We asked Brigitte Bailer – Austrian historian and IHRA delegate – to review two educational resources covering stories of refugees seeking protection in Latin America and Cuba. You can find these resources on the website of the US Holocaust Memorial Museum: Refuge in Latin America and Seeking Refuge in Cuba, 1939.

By Brigitte Bailer

The resources on refuge in Latin America and Cuba give an historical overview on refugee policies in different Latin American countries. Most of these countries strongly restricted the number of admitted Jewish refugees while non-Jewish refugees found it easier to be accepted.

One of the reasons was widespread antisemitism as well as prejudices and fears exploited by anti-immigrant groups and parties. This led to increasingly tight immigration laws. But there were exceptions as well. Like Bolivia, where more than 20.000 refugees were admitted. And there’s the story of a Mexican diplomat in Marseille who saved thousands of Jews by ordering to issue visa to them.

These resources are very useful to educators, but also in discussing the current refugee situation in general. They cover a lot of topics which are of importance in today’s debates in the Western World:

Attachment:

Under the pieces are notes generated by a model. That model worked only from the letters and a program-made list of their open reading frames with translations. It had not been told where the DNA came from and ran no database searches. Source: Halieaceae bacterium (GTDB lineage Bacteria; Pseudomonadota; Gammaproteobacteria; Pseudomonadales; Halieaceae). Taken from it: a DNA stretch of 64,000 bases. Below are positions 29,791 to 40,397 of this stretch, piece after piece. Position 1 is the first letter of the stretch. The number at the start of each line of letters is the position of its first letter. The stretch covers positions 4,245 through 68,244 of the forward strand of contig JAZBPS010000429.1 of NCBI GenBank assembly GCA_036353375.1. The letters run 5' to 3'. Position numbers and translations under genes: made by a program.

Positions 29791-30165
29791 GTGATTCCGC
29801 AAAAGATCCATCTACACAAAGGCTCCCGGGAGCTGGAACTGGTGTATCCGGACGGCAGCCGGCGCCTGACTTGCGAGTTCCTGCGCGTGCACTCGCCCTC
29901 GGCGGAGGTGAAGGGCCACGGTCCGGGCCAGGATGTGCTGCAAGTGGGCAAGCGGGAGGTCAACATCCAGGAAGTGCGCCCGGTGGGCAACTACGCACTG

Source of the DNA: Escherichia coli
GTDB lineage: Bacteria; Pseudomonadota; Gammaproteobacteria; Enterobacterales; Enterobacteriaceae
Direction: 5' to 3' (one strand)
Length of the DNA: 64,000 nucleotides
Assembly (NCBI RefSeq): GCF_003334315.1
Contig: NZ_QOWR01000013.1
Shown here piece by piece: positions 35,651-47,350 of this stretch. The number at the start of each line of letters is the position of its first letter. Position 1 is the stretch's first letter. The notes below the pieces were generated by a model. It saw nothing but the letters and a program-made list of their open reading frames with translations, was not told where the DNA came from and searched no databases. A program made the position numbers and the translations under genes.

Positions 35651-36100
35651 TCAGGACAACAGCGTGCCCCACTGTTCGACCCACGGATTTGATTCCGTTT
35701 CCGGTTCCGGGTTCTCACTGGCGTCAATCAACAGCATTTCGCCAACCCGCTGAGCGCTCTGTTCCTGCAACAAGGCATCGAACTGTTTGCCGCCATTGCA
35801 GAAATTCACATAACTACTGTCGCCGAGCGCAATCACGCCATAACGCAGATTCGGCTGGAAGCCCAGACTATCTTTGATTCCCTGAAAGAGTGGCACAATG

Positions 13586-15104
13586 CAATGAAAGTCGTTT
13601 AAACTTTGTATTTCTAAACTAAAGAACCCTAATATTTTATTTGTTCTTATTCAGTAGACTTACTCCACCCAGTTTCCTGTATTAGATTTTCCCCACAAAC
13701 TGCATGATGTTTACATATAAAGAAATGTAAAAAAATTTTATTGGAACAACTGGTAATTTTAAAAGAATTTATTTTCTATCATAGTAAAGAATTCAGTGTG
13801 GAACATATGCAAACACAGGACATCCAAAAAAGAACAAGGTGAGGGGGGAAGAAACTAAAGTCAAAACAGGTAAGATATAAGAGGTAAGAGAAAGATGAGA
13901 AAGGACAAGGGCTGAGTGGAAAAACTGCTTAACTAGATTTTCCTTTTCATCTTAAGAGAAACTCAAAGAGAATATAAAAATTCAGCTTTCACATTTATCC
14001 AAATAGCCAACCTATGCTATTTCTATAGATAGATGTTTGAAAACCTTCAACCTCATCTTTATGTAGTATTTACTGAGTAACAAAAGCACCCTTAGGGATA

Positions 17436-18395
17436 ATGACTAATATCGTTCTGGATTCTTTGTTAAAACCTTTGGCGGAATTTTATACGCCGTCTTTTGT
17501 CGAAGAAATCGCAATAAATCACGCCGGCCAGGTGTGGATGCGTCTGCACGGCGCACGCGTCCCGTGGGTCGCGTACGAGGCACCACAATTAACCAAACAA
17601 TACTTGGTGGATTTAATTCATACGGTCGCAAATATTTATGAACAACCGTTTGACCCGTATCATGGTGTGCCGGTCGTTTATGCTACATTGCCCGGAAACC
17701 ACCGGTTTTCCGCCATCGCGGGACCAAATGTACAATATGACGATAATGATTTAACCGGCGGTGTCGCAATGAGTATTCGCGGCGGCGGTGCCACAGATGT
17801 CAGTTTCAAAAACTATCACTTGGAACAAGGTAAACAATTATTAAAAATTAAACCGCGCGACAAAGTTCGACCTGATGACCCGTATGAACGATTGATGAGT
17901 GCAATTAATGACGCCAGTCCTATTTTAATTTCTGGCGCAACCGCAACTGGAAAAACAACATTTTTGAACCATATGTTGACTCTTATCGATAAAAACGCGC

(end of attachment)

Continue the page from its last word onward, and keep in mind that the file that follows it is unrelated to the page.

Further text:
• The desperate and often fruitless search of refugees for a safe haven
  • The use of the economic crises by anti-immigrant parties and groups
  • The rise of prejudices against Jewish refugees using for instance fears of economic competition. In the wake of these prejudices we see the growing rejection of refugees
  • Individual persons as well as some nations saved thousands nevertheless
Letter from the Hamburg-Amerika Line sent to Ella Schatz confirming her passage on board the Orinoco. February 15, 1939. Source: Ralph Harpuder; US Holocaust Memorial Museum

Discover the stories of the passengers of the Orduña, the Orbita, the Flandre and the Orinoco. All of them were fleeing Nazi-Germany. Some succeeded, but some were forced to return to the place they fled.

Then there are also the stories of efforts made by the Dominican Republic, El Salvador and the Mexican diplomat in Marseilles Gilberto Bosques Saldivar. Efforts to give Jewish refugees the protection they were seeking.

Cuban immigration papers issued to Ella Schatz, a passenger on board the Orinoco, en route to Cuba. April 16, 1939. Source: Ralph Harpuder; US Holocaust Memorial Museum

What are your thoughts on the resources we present here? Would you use them as an educator when talking about refugees today? Do you see similarities with today’s political discourses and policies towards refugees? We look forward to your feedback! You can share your thoughts by leaving a reply.